The eternal problem with PCIe lanes is that everyone has a different usage, and while 4 PCIe 3 lanes are sufficient for everyone in terms of aggregated bandwidth, they’re not easily distributed among various devices. A better approach could be to install a PCIe bridge to redistribute these lanes to multiple controllers, including a PCIe x4 one. That’s what has been done in servers for decades to please everyone, and here it would allow those who prefer a large PCIe connectors, those who want a SATA RAID controller, those who want M2 etc to be served. I just have no idea how much a Gen3 bridge exploding 4 lanes to 3x4 can cost.

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All features are now official, and I own a v1.11 sample to confirm.

Indeed, this ITX flavor divides the available 4 PCIe 3.0 lanes into 2 sets of 2 x PCIe 3.0, one for the onboard ASM1164 SATA controller, another for the M.2 M-key slot, each getting roughly 2 GB/s. This seems quite flexible to me, unless more than 4 SATA drives are desired, as it is the limit of the ASM1164 chip.

Using JMB585 or ASM1166 would have granted 5 to 6 SATA connections and the bandwidth offered by the two lanes are more than enough for RAID purposes, as the transfer is then limited by the CPU or the 2x2.5 Gbps Ethernet, so even if SSDs are used instead of HDDs.

Also, unless 10 GbE is desired, I think the 2 PCIe 3.0 lanes on the M.2 M-key are just satisfying for any other use, including a regular PCI/PCIe slot converter module. I will use a refurbished NVMe drive on this slot, for the main OS.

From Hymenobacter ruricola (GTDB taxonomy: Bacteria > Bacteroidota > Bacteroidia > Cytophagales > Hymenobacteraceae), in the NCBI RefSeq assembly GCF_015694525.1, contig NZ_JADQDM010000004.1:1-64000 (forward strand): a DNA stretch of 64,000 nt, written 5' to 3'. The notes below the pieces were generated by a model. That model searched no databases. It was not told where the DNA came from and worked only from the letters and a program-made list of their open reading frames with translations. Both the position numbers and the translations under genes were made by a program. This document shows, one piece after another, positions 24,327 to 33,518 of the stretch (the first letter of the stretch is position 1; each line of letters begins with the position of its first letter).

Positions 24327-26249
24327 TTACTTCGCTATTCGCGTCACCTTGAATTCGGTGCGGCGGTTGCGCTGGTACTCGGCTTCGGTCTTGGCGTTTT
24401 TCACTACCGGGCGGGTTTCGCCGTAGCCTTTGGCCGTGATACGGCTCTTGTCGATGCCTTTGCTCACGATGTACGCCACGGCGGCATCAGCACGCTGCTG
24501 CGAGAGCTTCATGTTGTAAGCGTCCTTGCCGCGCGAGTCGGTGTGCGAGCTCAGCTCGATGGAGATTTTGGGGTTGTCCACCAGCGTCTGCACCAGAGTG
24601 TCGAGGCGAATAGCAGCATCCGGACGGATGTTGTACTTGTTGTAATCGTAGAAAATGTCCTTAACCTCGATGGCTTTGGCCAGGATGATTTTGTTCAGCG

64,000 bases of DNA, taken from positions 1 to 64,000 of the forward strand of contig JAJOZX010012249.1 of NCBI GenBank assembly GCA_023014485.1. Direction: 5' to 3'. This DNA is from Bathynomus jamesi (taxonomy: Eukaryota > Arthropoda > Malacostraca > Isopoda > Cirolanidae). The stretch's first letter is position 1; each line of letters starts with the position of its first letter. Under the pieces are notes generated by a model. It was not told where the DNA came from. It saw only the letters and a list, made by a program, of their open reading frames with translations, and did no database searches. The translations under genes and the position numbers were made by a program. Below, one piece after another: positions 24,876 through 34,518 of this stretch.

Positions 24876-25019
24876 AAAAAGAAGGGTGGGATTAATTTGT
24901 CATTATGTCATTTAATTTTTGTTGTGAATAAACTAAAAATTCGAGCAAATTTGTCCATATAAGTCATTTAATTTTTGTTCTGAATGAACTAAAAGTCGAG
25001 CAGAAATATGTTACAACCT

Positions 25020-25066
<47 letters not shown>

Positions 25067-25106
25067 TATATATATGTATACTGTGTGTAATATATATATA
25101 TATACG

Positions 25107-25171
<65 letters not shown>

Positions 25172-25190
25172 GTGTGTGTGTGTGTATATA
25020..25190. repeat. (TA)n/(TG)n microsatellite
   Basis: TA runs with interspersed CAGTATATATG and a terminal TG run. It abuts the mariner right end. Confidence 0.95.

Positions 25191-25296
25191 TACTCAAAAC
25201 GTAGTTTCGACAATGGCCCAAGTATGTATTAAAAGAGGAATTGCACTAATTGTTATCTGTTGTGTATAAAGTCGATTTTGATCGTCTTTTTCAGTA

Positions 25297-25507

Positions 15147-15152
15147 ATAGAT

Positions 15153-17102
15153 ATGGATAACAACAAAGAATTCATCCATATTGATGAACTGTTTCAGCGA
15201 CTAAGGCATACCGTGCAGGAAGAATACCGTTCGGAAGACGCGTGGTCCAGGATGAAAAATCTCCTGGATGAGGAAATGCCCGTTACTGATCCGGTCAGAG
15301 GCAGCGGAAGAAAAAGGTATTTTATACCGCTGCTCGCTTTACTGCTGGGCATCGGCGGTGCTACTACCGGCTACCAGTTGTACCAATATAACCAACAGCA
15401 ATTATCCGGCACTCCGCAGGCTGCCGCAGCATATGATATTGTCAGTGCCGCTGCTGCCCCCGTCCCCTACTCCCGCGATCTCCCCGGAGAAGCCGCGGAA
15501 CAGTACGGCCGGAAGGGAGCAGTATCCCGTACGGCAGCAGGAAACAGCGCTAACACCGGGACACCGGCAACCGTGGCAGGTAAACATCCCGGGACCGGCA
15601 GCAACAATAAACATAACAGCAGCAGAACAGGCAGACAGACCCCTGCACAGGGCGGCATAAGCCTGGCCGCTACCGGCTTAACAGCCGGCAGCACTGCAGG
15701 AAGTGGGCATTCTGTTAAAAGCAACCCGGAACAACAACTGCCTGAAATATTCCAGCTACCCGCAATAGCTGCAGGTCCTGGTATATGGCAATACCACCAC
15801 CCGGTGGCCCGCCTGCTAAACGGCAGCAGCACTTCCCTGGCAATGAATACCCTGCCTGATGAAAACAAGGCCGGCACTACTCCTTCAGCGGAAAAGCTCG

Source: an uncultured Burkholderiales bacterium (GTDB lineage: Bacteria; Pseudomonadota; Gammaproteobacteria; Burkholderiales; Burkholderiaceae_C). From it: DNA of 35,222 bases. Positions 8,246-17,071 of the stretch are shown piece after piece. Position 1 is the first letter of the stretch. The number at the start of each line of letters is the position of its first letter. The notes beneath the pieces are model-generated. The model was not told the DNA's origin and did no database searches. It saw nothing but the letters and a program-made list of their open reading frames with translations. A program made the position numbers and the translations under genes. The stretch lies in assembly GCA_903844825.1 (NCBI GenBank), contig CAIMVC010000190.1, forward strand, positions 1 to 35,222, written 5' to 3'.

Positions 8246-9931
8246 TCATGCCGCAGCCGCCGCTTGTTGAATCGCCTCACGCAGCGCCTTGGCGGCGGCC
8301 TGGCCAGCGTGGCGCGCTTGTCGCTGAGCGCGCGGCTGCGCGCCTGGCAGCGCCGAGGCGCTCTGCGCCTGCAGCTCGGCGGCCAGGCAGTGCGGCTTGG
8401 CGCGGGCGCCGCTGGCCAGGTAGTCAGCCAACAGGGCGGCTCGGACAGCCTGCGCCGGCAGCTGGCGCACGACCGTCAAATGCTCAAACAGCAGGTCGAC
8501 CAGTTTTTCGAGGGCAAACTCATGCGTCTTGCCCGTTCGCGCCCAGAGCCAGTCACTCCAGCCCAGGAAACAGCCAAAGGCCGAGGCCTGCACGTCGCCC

If WiFi is not required, the single PCIe 2 lane on the M.2 E-key is another extension option.

This really is a nice board for small NAS and surveillance purposes, quite well balanced and not too expensive.
To me, it is not a desktop replacement board, but a swiss knife for a compact server. I just regret it was not available one or two years ago, when I built my current NAS. Not too late however, as I decided to stop cloud storage for home and rely on two NAS (main + sync) and regular backups on cheap drives.

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One reminder, if you don’t use M.2 WiFi, you can use M.2 to SATA adapter to enable SATA for it.


I agree with your analysis, it’s also exactly the type of board I had been looking for about 2 years ago to replace my NAS. It’s well balanced, competitively priced and very flexible. I think Radxa managed to make it cheaper than N100 boards offering equivalent connectivity, which is not an easy challenge these days :wink:

BTW regarding the option of having a PCIe slot, I tend to think that an open slot PCIe x4 instead of the M.2 can be nice. I know this can sound shocking, but let me explain. M.2 cards are mostly SSDs, SATA adapters, rare network adapters with no fixation for the port, or PCIe slots that are not usable beyond testing due to the location the PCIe card would present itself outside.

Instead, a well-placed PCIe slot allows any PCIe card to be connected, and among such PCIe cards are some very cheap M.2, or dual M.2 or even quad-M.2 adapters that offer quite a lot of choice, often even in low-profile form factor. And regarding other card types (NICs, graphics, storage, acquisition etc) the choice is even wider. Of course a PCIe slot is not suitable for a small board like the 5B. But for a large ITX one, which is supposed to be placed in an enclosure often offering an open slot that also means that whatever external port will be offered good fixation, it would definitely make a lot of sense, particularly when there’s already eMMC storage for the bare OS on the board, that doesn’t mandate the use of an M.2 SSD.

The closer a board looks to a PC (station or server), the most likely users are to envision it for use cases where they’d have used a PC.